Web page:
Reproductive Conflicts And Signal Evolution In Social Wasps And Bees
Chapter 1 (published in Naturwissenshaften) is a side project on honeybee behavior. We showed that honeybee colonies that are headed by queens who are artificially inseminated with the sperm of a single drone have egg-eating policing behavior, just like colonies with naturally mated, highly polyandrous queens. Chapter 2 is an ESS-style model of worker reproduction in honeybee colonies, suggesting that workers may invest in selfish reproduction if they sense the queen may be about to die. Chapter 3 (published in BMC Evolutionary Biology) addresses the evolution of multiple mating in the Vespine wasps. First, I used microsatellite markers to describe how many patrilines are present in colonies of five wasp species, four of which are in the enigmatic Vespula rufa species group, and the last a facultative social parasite of another species of yellowjacket. I also performed a comparative analysis of paternity number and paternity skew across 21 species of yellowjacket wasps and hornets (Vespidae: Vespinae). Species with larger colonies have higher average paternity frequencies and lower average paternity skew, with interesting implications for the evolution of polyandry in this group. Chapters 4 and 5 focus on the adaptive significance of matricide in Dolichovespula arenaria, an aerially nesting yellowjacket wasp. I describe matricide for the first time in this species, and use experiments and genetic analyses to show that in natural and lab colonies, queens that are killed are typically those who have mated few times, or who use sperm in a strongly biased way, resulting in high worker relatedness. Queens who have mated multiply and use sperm evenly are rarely killed, supporting the hypothesis that workers kill queens as a result of conflict over the production of males. Experiments suggested that queens laying only male eggs do not trigger matricide, nor does an abrupt drop in queen fecundity, contrary to theoretical predictions. Chapter 6 examines the evolution of cuticular hydrocarbon diversity across the polistine wasps, and provides evidence that the diversity of recognition compounds correlates with social organization, suggesting that these compounds have evolved in response to their function in recognition behavior.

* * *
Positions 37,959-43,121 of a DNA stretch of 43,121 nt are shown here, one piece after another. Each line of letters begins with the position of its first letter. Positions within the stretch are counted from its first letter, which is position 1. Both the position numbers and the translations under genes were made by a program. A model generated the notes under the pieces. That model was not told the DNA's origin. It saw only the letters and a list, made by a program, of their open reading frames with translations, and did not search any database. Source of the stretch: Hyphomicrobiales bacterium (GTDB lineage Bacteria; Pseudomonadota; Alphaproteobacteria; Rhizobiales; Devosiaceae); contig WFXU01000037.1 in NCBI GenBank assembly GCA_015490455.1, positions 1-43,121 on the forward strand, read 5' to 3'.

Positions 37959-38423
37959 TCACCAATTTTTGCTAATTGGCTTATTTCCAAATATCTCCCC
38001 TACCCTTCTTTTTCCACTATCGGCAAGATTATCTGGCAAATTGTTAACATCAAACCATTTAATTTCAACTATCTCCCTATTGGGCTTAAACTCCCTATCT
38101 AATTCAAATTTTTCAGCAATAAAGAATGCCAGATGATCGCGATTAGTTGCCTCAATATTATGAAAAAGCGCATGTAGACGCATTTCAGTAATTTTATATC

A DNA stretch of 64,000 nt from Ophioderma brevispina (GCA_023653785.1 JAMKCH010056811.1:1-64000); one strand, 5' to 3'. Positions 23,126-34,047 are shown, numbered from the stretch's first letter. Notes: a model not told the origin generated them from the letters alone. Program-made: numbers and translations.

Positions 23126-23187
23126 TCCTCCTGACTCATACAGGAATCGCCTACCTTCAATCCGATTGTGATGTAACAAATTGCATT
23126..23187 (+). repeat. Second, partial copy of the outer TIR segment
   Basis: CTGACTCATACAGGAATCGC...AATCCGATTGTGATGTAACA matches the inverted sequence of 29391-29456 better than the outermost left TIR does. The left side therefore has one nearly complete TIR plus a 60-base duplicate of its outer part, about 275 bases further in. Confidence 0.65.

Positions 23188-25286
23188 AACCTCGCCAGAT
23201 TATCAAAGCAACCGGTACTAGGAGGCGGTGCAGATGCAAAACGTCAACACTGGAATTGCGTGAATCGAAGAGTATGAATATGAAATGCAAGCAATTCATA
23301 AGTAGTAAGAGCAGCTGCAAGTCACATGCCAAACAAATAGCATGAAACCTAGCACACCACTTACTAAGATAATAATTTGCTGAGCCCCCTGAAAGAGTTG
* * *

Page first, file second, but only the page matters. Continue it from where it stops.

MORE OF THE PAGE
Social evolution; Reproductive conflict; Kin selection; Altruism; Social insects; Eusociality; Worker reproduction
Reeve,Hudson Kern; Sherman,Paul Willard; Gilbert,Cole
Ph. D., Behavioral Biology
Doctor of Philosophy
dissertation or thesis